Alaric Mark Lewis, born in 1966, was instilled with a love of books from a very early age by his mother, who died when he was seven years old. This experience was naturally, formative, and from early on seemed to birth a desire in him to discover the mysteries of life and death through the lens of poetry, literature, ritual, and faith. An avid journaliser, from childhood he kept a record of his search, and very soon developed in life two passions: writing and spirituality. These led him to St. Meinrad College (Indiana) where he received the Bachelor or Arts in 1988, and the University of St. Mary of the Lake (Illinois) where he received the Master of Divinity in 1993.
Ordained to the Roman Catholic priesthood in 1993, he went to serve as parochial vicar in a parish in south-central Illinois, where he got to wear a number of hats: priest, renovation coordinator, teacher and preacher. It was during these years that he developed and honed his homiletical style, patterned after the idea of Fredrick Buechner of "listening to your life." HIs sermons - well received on the part of his parishioners - stressed the importance of paying attention to the stories and traditions of our families, and in so doing garnering a better understanding of the stories and traditions of faith.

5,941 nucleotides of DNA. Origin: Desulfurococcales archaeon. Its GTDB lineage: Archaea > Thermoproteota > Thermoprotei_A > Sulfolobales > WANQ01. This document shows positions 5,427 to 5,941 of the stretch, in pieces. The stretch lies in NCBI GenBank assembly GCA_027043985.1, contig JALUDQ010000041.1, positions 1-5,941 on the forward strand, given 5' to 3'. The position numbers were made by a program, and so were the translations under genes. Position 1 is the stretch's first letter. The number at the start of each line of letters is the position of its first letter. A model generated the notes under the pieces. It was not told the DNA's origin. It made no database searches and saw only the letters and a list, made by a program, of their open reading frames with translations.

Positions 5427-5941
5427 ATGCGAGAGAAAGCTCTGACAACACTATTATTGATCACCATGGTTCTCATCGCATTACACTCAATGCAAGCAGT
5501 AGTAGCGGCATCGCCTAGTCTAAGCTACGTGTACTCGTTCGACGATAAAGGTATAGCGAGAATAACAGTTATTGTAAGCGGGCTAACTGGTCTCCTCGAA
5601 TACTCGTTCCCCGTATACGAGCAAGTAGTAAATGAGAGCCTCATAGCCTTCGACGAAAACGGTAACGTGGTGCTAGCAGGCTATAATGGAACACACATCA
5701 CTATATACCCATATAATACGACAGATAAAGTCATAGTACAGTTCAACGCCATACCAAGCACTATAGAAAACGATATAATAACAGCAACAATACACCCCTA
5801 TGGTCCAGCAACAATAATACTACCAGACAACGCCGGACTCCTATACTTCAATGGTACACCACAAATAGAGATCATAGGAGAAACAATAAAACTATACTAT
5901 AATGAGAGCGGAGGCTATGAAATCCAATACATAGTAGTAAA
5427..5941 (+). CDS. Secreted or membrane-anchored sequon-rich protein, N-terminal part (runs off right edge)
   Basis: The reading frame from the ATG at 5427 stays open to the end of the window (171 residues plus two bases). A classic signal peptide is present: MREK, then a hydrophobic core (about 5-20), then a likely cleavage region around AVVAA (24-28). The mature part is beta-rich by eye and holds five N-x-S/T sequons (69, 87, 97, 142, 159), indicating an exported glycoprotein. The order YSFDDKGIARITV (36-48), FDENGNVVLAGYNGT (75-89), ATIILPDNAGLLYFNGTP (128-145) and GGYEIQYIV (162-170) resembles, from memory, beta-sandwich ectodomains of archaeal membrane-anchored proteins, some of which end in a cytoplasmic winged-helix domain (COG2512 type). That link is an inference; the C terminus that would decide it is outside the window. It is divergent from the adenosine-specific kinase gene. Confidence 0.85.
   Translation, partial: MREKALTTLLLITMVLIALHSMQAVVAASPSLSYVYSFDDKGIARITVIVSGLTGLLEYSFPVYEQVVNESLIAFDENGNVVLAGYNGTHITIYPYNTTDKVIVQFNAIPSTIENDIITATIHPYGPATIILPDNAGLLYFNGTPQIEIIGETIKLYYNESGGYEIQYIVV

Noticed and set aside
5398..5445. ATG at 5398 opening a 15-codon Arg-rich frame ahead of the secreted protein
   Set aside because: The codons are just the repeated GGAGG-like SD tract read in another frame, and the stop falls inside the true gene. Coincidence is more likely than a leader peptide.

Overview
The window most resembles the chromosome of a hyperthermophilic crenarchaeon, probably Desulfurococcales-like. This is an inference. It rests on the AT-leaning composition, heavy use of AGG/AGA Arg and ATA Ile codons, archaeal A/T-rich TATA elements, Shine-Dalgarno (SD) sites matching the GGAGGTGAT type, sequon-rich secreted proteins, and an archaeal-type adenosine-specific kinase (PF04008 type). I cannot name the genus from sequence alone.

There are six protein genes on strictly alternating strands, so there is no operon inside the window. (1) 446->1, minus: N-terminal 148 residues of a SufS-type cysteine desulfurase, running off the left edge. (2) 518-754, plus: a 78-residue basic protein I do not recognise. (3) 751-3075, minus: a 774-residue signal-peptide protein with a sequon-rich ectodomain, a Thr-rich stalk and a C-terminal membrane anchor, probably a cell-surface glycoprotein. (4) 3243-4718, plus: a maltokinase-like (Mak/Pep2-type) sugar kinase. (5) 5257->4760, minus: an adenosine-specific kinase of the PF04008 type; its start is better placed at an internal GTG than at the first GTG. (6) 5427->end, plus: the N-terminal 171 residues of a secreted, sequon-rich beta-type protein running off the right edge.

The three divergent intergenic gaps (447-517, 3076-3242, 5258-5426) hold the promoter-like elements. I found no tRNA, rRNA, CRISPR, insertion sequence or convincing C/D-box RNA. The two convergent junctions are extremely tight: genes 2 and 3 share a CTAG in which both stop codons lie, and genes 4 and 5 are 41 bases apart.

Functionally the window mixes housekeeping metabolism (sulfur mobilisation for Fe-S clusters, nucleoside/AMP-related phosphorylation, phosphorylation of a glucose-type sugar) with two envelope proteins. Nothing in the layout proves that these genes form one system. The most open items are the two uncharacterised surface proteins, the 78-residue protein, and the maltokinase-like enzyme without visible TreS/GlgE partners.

In 1995, at age twenty-nine, he was diagnosed with cancer and began a very public battle with that disease. In 1997, cancer-free, he returned to the monastic community which had formed him in college, and entered into Saint Meinrad Archabbey, a community which followed the Rule of St. Benedict. It was here, immersed in the ritual life of a monk, that Lewis began writing in earnest, working as both an author and editor for One Caring Place Publications of Abbey Press. HIs first book was published in 1999.
In 2005 Lewis was received as a priest into the Church of England. After serving congregations in Italy and Spain he now serves as parish priest for three Norwich city-centre churches: St. George Colegate, St. George Tombland, and St Giles-on-the-Hill.